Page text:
Your Feb. 2 Sunday Forum letter-writers forget history when they criticize J. Peder Zane’s argument that governments are horrible purveyors of morals. The founders of this nation were certainly aware of the importance of morality and of virtuous people, both in private and in public life. But they never believed that truth, honor, virtue and morality emanated from government.
Liberty necessitates such personal attributes, but morality imposed by force on others is neither virtuous nor moral. What troubles me about the inaptly named “Moral Monday” protesters is not their protestations, but instead their insistence that their beliefs and morals should be imposed by force on others. “The pursuit of happiness” does not guarantee anyone happiness, only that one can pursue it to the extent they do not impede others from pursuing their happiness. It is immoral to impose on others by force one’s own sense of “morality” in pursuit of their own happiness.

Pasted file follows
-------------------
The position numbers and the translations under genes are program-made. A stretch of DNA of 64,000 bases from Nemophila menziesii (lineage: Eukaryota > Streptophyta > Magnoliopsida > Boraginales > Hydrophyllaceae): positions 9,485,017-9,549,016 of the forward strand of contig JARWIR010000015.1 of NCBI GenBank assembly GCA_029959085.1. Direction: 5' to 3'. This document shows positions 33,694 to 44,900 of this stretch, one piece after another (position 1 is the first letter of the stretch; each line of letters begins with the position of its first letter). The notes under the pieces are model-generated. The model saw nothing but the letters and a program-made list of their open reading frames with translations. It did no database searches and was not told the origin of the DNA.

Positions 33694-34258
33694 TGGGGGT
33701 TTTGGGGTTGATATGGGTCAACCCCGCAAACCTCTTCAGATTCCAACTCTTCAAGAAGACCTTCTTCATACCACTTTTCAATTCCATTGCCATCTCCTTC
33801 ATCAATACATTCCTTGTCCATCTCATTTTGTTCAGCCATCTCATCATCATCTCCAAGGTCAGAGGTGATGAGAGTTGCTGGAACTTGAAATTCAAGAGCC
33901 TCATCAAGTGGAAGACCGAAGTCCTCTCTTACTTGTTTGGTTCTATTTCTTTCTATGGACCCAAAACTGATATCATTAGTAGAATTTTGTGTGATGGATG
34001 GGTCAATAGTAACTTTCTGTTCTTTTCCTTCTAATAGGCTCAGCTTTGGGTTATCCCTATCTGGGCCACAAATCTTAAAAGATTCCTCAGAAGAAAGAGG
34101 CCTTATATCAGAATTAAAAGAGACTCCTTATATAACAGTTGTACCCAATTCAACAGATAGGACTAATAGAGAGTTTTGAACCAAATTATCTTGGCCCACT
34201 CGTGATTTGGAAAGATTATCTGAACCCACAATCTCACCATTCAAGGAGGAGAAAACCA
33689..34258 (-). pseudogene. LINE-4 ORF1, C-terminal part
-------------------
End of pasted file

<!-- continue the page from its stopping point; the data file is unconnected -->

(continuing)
What troubles me more about the protesters, and about the Rev. William Barber in particular, is that charity is first and foremost the responsibility of the church. I’m all for voluntarily helping the deserving poor, but that doesn’t mean the government can or should take on that responsibility.
Mark Steckbeck, Holly Springs